The Hongshan Culture (红山 文化) is a Neolithic culture (4700 – 2900 BCE) of northeastern China, extending north from the Yan (燕山) Mountains to Hebei and from other highlands of Daling (大 凌河) and Xiliao (西 遼河) in Liaoning and Inner Mongolia. The Hongshan culture is particularly famous for its jade objects as well as for some quite remarkable funerary and cult sites including temples, altars, cairns and pyramidal constructions. Archaeologists believe that this culture is based on those of Xinglongwa (兴隆 洼) (Inner Mongolia and Liaoning) and Zhaobaogou (赵宝 沟) (Inner Mongolia and Hebei), with whom it has clear similarities the plan of funeral practices. Hongshan would be contemporary with the middle and late phases of Yangshao with whom she would have had exchanges.

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Hanshu Culture

Hanshu Culture (汉书 文化) is a Bronze Age culture from northeastern China in the Songhua and Nen River Plains. It is divided into two phases: the ancient Hanshu (Hanshu I) and the late Hanshu (Hanshu II). It takes its name from the archaeological site of Hanshu which is located on a hill above Lake Yueliangpao in Da’an. This site is inscribed in [[the main protected sites for their cultural and historical value at the national level (Jilin) | list of monuments of the People’s Republic of China]] (5-26) since 2001. The Hanshu II presents square houses about 7 m side and semi-buried with many storage pits. The ceramic is red-brown and the decor is painted before cooking.

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Culture of Hamburg

The culture of Hamburg or Hamburg is a reindeer hunter culture of the plains of northwestern Europe from the late Upper Paleolithic (13,500 years to 11100 BC). It is located chronologically between the end of the last glaciation (called Devensian glaciation in Great Britain, Weichsel glazial in Germany and Northern Europe, Würm glaciation for the Alps) and the beginning of the Meiendorf interstade.

The inventors of Hamburg culture are the archaeologist Gustav Schwantes and his pupil Alfred Rust, who excavated from 1930 the site of Meiendorf, north of Hamburg. In the early 1980s, for the first time, hamburger remains were found in Scandinavia at Jels in South Jutland. In southern Sweden, in Finja (Skåne), traces of Hamburg culture have also been found. Recent research (2005) shows that in the summer the men of Hamburg culture traveled far north following the foreshore along the coast of Norway: the sea level was then lower than the current level. .

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Hallstatt Civilization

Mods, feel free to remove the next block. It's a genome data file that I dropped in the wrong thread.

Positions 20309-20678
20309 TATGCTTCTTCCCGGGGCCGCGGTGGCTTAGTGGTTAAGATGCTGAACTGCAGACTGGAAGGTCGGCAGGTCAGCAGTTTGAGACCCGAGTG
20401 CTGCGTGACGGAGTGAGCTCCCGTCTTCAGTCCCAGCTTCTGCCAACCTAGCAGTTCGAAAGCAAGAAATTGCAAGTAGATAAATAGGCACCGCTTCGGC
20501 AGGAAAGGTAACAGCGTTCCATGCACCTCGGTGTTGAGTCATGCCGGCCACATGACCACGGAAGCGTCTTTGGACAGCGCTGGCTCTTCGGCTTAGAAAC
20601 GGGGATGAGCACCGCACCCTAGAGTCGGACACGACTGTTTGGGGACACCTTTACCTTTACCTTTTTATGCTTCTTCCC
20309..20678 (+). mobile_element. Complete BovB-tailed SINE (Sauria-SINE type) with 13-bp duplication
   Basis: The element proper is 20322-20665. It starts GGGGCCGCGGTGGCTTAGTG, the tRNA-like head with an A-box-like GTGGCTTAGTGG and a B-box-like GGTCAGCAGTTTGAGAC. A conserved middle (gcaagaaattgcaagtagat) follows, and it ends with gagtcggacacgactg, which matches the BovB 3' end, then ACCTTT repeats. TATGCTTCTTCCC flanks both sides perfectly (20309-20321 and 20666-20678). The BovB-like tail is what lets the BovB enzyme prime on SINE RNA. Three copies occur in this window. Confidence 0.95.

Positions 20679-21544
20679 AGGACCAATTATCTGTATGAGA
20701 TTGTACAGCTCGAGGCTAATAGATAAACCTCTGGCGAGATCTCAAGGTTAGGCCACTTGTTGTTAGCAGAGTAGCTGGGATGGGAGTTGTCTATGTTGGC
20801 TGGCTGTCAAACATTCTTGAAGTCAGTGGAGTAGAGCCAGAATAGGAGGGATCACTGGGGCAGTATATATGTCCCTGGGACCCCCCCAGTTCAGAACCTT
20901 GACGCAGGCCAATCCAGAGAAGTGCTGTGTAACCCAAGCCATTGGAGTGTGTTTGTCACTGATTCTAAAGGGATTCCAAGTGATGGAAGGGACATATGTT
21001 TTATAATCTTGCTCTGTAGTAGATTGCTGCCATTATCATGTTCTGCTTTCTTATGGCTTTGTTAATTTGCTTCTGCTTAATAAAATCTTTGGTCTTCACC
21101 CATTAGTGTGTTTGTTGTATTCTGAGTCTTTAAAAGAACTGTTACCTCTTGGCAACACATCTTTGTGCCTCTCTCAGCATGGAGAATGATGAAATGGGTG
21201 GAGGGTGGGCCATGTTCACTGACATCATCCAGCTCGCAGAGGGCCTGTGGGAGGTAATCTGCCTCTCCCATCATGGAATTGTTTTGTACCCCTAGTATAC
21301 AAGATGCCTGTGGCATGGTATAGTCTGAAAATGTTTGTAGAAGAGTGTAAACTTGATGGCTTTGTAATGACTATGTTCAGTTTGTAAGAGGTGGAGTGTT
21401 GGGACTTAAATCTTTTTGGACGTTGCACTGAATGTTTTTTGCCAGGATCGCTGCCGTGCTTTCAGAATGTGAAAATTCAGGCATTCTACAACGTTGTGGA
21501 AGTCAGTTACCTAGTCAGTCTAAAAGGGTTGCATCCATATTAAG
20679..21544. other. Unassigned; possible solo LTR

In ancient history, the Hallstatt or Iron Age civilization is a culture in west-central Europe that lasts from about -1200 to -500. It succeeds the age of the final bronze and precedes the period of La Tène or Second Age of iron (end of Protohistory). It extends north of the Alps to present-day Czech, Bavaria, and northern Austria. This culture is generally considered by historians as the cradle of Celtic peoples, or at least of populations dominated by Indo-European elites of Celtic languages. It derives its name from an archaeological site in Hallstatt in the Salzkammergut region of Austria. The term Hallstatt gives the adjective hallstattien (ne) and is abbreviated as Ha in the jargon of the specialists.

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Kingdom of Guge

The kingdom of Guge (middle of) located in Tibet in present-day Zanda County, Ngari, sheltered a brilliant civilization and was one of the sources of the Buddhist renaissance in Tibet. He experienced periods of expansion which brought the valleys of Zanskar, Upper Kinnaur and Lahaul and Spiti under his subjection. Its capitals were Tholing and Tsaparang, located in the Sutlej Valley about 1100 km west of Lhasa, not far from the sacred Kailash Mountain.

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Yuchanyan Cave

Yuchanyan Cave is a prehistoric site of great archaeological significance in Hunan, South China. Carbon 14 dates are evaluated between and before the common era, AEC, and this corresponds to the final Pleistocene with the earliest signs of early Neolithization in China. This is not a Neolithic site, since the site was occupied by a hunter-gatherer population. Due to the history of later cultures this site may appear as the first milestone in progressive neolithization in China. Especially there are fragments of one of the world’s earliest potteries (in the state of knowledge of 2012) while the cave has also been found to contain traces of wild rice grains. This cave is associated, to have similar shards, with those of Zengpiyan and Miaoyan, nearby: the hunter-gatherer population that occupied the premises in all three cases seems to have had comparable living conditions and shared similar knowledge: pottery fragments that are also about as old were found there. On these three sites the polished stone is also present, although later, but it also appears on other sites of the final Pleistocene in China, as Longwangchan (20000-15000) in Shaanxi, always in hunter-gatherers. Other ceramics were found in northern China at one of the Hutouliang sites (circa 13080) in Hebei. They are therefore hunter-gatherers who “invented” ceramics and polished stone, in China as in other parts of the world. This leads to rethinking categories like the “Neolithic” in contemporary research.

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Galta